I posted an article at THE DAILY STANDARD yesterday on the CSAR-X competition, and I think it's worth doing a little follow-up here. First off, Aviation Week has posted a video on the competition that goes a long way towards explaining why the Chinook was selected, but they don't make any excuses for the bungled competition: "the U.S. Air Force is searching for an answer to its search and rescue embarrassment." At the Aviation Week blog Ares, Bill Sweetman weighs in, saying he was among those who expected a win for Lockheed's US101, adding that the Chinook has some real limitations as a CSAR platform. He also notes that despite the name--US101--the Lockheed chopper is mainly a product of Italian/British firm AugustaWestland. That the aircraft had already been selected as the next presidential helicopter, says Sweetman, meant "it would have been gutsy to choose the AgustaWestland design yet again over domestic designs." True enough, and we're on record here in favor of Boeing's entry in the tanker deal if for no other reason than the French connection to rival Northrop Grumman's bid (see When Frogs Fly). But still, buying Italian hardware would seem a far less risky proposition than buying from the French--a big no-no for the Republicans who were still eating freedom fries in the House cafeteria not too long ago. Blackfive posted a link to the story, and a few of his commenters, who are quite knowledgeable on such issues, also saw the Chinook as a logical, low-risk choice--it is already in service, the Air Force needs this contract fulfilled sooner rather than later, it's a reliable aircraft, etc. All true. There is a case to be made for the Chinook. Stephen Trimble, who edits The DEW Line, told me he supports the decision:
The HH-47 is only the most expensive solution on paper. Both the US101 and H-92 would require a new engine to meet the air force's requirements. That engine is still in development. Integrating a new engine into a helicopter is highly risky. I think the air force was looking for a low-risk solution. And I think the CH-47 is the least risky of the three.
And John at Op-For points to this article from Flight International, which also explains the Chinook as the low-risk choice. But John's still somewhat skeptical of the decision--in his own colorful words: "Yeah, and why on earth would we want a fat-assed bird like the Chinook for a light, fast, and stealthy tactical mission like see-sar? Are they planning on bringing back the downed aircraft too?" I think the important thing to remember here is that while the Chinook might be an acceptable CSAR platform, the Air Force's RFP should have made its selection a major long-shot, if not an impossibility. And that's the problem: the game appears to have been rigged, at the last minute, in favor of the Boeing proposal. Was that because, at the last minute, some folks at the Air Force got nervous about timelines and risk and thought the Chinook was really the best choice, regardless of the selection criteria in the RFP? I think that is entirely possible. But the only way to keep things honest is to have a modicum of transparency. When a major contract is up for bid, everyone needs to know the rules of the game, and the Air Force ought to abide by those rules. If the Air Force decides to change the rules half-way through the game, that's fine too, as long as the change is done in a transparent manner. But whatever happened here was not transparent. Update: A friend of THE WORLDWIDE STANDARD, who asks that his name be withheld for obvious reasons, writes in with an interesting take on the controversy, and which conforms well with what I've heard from other sources. I find this explanation to be highly credible.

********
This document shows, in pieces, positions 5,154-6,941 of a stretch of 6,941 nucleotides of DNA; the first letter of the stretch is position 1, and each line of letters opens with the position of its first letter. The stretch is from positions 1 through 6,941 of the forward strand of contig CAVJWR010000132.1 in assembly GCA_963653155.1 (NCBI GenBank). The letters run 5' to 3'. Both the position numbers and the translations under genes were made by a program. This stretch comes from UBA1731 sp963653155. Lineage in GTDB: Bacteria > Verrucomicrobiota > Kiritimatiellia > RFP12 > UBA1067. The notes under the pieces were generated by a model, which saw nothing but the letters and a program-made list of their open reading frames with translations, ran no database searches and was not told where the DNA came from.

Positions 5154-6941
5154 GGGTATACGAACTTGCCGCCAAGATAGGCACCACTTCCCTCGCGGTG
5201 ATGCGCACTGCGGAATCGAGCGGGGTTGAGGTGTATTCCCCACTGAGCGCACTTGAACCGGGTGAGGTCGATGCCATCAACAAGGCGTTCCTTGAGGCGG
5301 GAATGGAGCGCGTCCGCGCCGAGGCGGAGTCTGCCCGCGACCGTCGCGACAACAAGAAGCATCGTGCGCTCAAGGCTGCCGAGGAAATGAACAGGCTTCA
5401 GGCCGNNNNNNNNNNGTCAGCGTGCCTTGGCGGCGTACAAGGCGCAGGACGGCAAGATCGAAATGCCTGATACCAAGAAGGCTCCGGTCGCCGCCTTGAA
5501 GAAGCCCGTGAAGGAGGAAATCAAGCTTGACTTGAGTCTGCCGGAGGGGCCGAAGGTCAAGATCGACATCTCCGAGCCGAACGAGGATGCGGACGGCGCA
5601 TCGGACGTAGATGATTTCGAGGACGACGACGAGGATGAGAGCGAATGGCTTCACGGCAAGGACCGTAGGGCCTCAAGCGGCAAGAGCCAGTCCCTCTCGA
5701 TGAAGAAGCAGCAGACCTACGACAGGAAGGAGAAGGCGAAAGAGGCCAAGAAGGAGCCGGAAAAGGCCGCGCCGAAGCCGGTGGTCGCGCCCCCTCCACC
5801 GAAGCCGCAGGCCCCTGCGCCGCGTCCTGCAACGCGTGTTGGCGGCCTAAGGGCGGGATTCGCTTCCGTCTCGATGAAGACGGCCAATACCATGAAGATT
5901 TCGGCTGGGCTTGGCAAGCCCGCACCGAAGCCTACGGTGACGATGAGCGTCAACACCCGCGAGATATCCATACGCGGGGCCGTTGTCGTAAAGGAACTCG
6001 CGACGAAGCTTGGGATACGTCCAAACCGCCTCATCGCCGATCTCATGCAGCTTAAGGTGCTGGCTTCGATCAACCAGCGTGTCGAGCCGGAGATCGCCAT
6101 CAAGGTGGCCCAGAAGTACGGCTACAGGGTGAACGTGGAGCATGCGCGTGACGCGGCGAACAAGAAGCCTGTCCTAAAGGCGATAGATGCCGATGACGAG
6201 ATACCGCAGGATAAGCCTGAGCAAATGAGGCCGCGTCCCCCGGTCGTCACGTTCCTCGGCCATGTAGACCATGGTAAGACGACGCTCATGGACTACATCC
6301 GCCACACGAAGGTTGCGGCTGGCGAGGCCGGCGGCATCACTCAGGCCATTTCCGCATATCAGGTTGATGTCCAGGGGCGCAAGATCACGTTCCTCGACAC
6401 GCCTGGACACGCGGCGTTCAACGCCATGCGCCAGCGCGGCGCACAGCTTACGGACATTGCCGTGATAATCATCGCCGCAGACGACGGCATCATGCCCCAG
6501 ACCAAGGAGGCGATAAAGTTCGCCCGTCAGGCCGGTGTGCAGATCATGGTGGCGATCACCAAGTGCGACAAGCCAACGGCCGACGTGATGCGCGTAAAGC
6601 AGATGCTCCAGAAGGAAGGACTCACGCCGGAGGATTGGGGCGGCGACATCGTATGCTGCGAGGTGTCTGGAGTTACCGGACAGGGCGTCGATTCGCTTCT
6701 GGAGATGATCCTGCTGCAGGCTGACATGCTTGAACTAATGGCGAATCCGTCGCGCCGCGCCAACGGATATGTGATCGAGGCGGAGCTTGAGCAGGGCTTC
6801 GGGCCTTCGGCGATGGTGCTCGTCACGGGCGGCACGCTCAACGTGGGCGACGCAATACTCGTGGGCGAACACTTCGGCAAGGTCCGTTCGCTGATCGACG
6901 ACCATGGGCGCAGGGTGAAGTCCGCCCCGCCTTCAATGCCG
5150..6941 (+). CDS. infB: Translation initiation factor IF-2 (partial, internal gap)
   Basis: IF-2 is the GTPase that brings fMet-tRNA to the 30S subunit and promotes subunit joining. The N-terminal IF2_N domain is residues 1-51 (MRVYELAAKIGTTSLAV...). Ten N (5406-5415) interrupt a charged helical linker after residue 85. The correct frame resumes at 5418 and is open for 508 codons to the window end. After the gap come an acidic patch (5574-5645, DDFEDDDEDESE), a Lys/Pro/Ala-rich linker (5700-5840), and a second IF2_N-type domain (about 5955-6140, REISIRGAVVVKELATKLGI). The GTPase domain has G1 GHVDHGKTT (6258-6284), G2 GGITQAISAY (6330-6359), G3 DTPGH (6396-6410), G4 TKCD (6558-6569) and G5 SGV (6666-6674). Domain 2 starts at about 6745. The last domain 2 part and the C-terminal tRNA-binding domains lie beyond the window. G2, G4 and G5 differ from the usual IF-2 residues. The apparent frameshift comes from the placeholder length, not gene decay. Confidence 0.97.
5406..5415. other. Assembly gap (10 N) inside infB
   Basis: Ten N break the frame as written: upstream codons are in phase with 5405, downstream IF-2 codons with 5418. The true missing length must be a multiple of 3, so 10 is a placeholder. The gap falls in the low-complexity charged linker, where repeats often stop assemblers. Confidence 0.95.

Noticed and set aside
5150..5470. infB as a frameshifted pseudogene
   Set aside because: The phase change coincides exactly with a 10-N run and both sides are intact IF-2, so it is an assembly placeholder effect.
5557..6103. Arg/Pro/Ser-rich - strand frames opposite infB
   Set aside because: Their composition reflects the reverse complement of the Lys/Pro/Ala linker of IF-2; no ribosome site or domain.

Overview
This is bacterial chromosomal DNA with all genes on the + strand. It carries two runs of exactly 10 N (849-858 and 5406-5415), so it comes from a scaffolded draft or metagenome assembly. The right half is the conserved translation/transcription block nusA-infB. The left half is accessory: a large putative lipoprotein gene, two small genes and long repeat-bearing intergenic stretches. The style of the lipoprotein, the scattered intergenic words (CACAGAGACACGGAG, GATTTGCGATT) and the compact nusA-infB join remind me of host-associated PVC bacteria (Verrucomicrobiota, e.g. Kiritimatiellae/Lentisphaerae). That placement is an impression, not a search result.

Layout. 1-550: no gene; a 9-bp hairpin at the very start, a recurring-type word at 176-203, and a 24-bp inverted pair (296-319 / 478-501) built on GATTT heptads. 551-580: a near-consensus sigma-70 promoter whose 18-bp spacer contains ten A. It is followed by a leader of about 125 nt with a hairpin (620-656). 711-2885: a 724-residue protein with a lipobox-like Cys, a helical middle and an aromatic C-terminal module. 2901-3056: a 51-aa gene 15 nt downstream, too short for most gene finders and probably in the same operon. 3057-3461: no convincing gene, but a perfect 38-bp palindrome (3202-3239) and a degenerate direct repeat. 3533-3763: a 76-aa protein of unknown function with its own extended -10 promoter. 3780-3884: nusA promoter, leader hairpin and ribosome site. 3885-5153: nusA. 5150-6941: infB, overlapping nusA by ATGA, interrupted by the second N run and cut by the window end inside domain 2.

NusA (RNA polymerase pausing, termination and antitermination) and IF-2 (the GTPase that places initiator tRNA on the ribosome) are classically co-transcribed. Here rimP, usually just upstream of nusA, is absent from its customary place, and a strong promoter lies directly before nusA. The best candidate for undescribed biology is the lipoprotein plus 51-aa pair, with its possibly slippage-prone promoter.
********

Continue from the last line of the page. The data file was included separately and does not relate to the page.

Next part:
I conducted some of the trade studies for CSAR-X, and my analysis showed it coming in a poor third behind the Sikorsky S-92 and the EH-101. The only thing it had going for it was range and payload, both of which were excessive for the mission. From a survivability perspective, it is not a good choice, being large, slow and unmaneuverable. Its landing footprint is so large that many extraction points available to the other two candidates would be foreclosed to the Chinook, meaning that aircrew would have to be extracted by cable hoist--a slower and more dangerous proposition, since while the aircrew are being winched up, the helo must hover for an extended time.
Boeing kept its costs down by using remanufactured CH-47D airframes (as if the Army has enough!) to MH-47F standards, which would include a new glass cockpit, new digital engine controls, enlarged sponsons with increased fuel capacity, uprated transmissions, a new mission avionics suite (common to all three candidates, so the cost there was a wash), and additional armor around the crew stations and flight control system.
How it won, I don't know. My suspicion is two factors were at work. First, the Air Force wanted to ensure that this was an "interim" solution that would not, in the long term, endanger procurement of the MH-22 Osprey as the "objective" system--though it is not clear to me that the Osprey is really ideal for CSAR except from the perspective of speed and transit time. Second, the MH-47F would add a significant special operations capability to the USAF inventory, which would make it more of a player in the SOCOM community, and pose a challenge to the Night Stalkers of the 160th SOAR. After all, the 160th has only a small number of MH -47Es, so the addition of sixty or so birds with equivalent or superior night flying capabilities, each with the capacity to carry 40+ fully equipped troops or a light vehicle, would give the Air Force a lot of credibility.
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